Southeast Research and Demonstration Farm
Industrial production of certain amino acids by fermentation requires acquisition of peptide solutions obtained from soybean meal by acidic hydrolysis. Because this hydrolysis is exothermic, a great amount of heat is released, and the residue is carbonized much like a process that produces charcoal. About one-half of the nitrogen (N) and a majority of the phosphorus (P) remain un-hydrolyzed in this residue. Although this byproduct could be neutralized with lime, I was interested in finding a use for it in its acidic state. Use of this material for establishment of acid-loving crops was a natural selection and blueberries were a logical fit as a crop to be grown. In order to evaluate this acid residue, a comparison of it with accepted soil acidification and modification procedures was deemed appropriate. Current conventional blueberry establishment in Iowa uses sphagnum peat moss (SPM) to alter soil physical conditions and elemental sulfur (ES) to acidify the soil. Besides acidic soybean meal residue (SMR), spent diatomaceous earth filter (DEF) was used to modify a clay soil to a lighter, silty texture.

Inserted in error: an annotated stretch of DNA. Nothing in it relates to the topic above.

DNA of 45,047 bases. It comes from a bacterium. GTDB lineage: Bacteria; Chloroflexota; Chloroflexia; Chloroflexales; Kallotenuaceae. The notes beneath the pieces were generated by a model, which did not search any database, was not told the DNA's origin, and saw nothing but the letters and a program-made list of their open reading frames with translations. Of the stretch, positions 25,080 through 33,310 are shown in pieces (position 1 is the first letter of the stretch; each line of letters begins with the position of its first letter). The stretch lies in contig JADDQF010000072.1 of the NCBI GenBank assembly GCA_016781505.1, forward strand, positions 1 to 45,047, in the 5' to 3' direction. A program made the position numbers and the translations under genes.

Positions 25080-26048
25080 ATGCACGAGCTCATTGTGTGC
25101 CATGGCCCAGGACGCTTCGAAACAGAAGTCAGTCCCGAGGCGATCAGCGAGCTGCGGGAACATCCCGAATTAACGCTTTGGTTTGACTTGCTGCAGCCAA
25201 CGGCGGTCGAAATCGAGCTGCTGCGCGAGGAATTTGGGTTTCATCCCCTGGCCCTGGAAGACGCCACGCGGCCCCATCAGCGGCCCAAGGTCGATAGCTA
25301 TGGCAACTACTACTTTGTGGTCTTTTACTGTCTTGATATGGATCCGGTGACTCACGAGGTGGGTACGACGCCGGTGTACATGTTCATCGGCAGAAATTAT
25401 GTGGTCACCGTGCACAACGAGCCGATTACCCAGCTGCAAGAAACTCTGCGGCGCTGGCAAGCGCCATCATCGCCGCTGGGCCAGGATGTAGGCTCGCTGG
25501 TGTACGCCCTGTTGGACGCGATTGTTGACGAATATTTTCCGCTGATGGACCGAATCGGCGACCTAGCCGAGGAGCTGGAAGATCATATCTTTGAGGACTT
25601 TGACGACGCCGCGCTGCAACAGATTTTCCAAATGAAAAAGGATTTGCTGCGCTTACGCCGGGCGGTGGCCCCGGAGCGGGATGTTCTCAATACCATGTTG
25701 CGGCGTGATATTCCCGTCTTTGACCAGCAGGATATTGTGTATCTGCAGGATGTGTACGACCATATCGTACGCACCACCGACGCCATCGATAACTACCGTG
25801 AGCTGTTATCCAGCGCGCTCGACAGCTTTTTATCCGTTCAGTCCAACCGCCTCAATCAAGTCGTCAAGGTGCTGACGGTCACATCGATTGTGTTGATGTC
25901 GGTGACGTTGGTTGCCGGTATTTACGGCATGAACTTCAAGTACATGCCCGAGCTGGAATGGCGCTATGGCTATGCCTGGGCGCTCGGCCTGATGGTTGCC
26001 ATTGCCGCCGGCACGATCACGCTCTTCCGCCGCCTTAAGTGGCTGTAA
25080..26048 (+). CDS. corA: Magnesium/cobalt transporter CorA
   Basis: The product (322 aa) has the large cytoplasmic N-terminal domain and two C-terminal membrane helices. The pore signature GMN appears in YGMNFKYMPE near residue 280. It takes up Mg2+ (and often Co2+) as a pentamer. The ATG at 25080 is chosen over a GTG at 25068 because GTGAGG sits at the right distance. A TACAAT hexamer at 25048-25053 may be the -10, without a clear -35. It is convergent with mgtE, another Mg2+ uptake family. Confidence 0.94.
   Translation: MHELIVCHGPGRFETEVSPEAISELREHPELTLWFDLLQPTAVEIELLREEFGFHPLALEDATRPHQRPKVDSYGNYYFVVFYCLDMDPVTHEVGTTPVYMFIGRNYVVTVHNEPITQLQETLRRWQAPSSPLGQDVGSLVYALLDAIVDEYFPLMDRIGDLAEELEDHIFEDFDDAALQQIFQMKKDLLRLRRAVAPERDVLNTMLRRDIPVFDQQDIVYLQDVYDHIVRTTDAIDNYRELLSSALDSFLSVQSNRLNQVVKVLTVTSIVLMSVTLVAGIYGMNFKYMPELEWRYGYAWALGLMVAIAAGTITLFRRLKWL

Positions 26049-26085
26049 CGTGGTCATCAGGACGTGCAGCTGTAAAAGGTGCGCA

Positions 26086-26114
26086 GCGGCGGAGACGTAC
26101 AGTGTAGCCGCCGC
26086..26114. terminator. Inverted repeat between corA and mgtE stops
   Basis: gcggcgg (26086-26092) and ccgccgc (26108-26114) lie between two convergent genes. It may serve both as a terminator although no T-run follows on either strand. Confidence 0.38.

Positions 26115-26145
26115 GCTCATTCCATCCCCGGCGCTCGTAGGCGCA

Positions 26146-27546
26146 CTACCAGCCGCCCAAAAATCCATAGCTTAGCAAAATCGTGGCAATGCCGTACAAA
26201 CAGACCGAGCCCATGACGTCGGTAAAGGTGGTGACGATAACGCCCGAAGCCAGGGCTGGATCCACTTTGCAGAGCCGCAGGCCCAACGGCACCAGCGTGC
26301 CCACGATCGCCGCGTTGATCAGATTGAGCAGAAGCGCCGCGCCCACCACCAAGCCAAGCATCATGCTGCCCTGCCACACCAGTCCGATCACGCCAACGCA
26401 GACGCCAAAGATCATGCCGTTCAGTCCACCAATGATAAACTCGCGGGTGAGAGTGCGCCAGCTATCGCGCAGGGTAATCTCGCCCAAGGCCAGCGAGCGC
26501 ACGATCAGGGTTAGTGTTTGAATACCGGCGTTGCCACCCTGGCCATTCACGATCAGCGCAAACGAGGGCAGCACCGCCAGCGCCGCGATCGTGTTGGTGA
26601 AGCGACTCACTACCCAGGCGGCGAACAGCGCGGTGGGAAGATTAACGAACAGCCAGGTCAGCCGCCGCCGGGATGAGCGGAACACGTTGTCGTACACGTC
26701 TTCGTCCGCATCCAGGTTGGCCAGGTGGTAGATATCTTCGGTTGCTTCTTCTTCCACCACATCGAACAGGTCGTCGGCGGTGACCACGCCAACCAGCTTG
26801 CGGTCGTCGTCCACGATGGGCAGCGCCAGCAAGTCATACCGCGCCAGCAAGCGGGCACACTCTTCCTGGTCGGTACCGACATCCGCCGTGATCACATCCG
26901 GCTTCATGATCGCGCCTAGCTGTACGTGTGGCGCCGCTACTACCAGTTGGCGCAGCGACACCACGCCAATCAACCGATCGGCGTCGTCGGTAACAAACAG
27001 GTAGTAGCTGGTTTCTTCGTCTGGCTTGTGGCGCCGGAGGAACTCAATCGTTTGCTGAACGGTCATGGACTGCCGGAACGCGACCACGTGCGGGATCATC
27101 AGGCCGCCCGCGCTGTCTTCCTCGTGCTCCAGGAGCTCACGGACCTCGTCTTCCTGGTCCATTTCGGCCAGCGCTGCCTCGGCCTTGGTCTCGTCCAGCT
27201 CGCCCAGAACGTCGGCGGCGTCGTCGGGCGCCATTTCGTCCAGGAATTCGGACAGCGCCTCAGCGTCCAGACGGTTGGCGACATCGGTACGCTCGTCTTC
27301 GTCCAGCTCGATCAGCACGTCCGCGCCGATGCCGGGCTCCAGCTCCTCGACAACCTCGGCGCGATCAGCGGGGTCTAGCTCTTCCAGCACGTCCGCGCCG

Iowa State University
Henning, Stanley, "Blueberry Production on Soils Amended with an Acidic Biotechnology Fermentation By-product" (2001). Iowa State Research Farm Progress Reports. 1849.